[e-lang] Remaining semantic issues

Karp, Alan H alan.karp at hp.com
Wed Jun 1 13:05:11 EDT 2005


Mark Miller wrote:
> 
> I think this is a terribly important question. My general experience 
> is that API designers go to a lot of trouble to distinguish different 
> error cases, so callers could dispatch on them, but that callers 
> invariably do something like
> 
>      if (read(...) < 0) {
>          perror(...)
>          // react to a failure to read
>      }
> 
I've been going through the Client Utility source code looking for
examples.  (I didn't write it, so it contains code produced by normal
programmers.)  While the above is a common pattern, I see others.  For
example, a given method may know how to deal with certain kinds of
exceptions but leaves others for methods higher up the call chain.
Another case is when certain types of exceptions can be ignored, but
others need to be dealt with.  I also found cases where different types
of exceptions were handled differently.  Here's an example

         while (true) {   
            try {
                rtn_fe = target_frame.resolve(temporary_name, 
		           arb_policy, new ExplicitEvaluationPolicy(),
null);
            } catch (TranslationInterrupt e0) {
                LookupContainer lc = e0.getLookupContainer();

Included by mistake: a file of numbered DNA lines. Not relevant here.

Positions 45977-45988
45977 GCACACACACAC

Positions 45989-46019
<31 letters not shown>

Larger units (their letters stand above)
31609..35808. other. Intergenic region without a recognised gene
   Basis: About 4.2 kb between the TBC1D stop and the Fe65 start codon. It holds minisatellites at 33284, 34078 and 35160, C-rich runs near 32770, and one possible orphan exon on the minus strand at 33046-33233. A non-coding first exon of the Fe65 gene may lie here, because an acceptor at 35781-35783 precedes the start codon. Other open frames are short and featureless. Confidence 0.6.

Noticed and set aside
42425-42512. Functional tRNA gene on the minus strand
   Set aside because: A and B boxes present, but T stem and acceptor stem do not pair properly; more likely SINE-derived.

if (lc == null)
                    return null;
                temporary_name = new CUName(null, target_frame,
                             new
LogicalName(NameGenerator.genString())); 
                rtn_fe = target_frame.bind(temporary_name, lc);
                continue;
            } catch (CUInterruptedException e1) {
                rtn_fe = e1.getTargetResource();
                if (rtn_fe == null) {
                    return null; }
                temporary_name = rtn_fe.GetAccessorName();
                continue;
            } catch (CUCoreException e2) {
                rtn_fe = null;
                return rtn_fe;
            }
         } 

This code is trying to find a binding from a handle held by the process
to an entry in the process's clist.  I don't recall the details, but you
can see two different recovery attempts and one place where we gave up.
Why did we return null in the last case instead of throwing an
exception?  I have no idea, but I'm sure we had a good reason.  Note
that we expect the calling method to handle other exception types.

________________________
Alan Karp
Principal Scientist
Virus Safe Computing Initiative
Hewlett-Packard Laboratories
1501 Page Mill Road
Palo Alto, CA 94304
(650) 857-3967, fax (650) 857-7029
https://ecardfile.com/id/Alan_Karp
http://www.hpl.hp.com/personal/Alan_Karp

 
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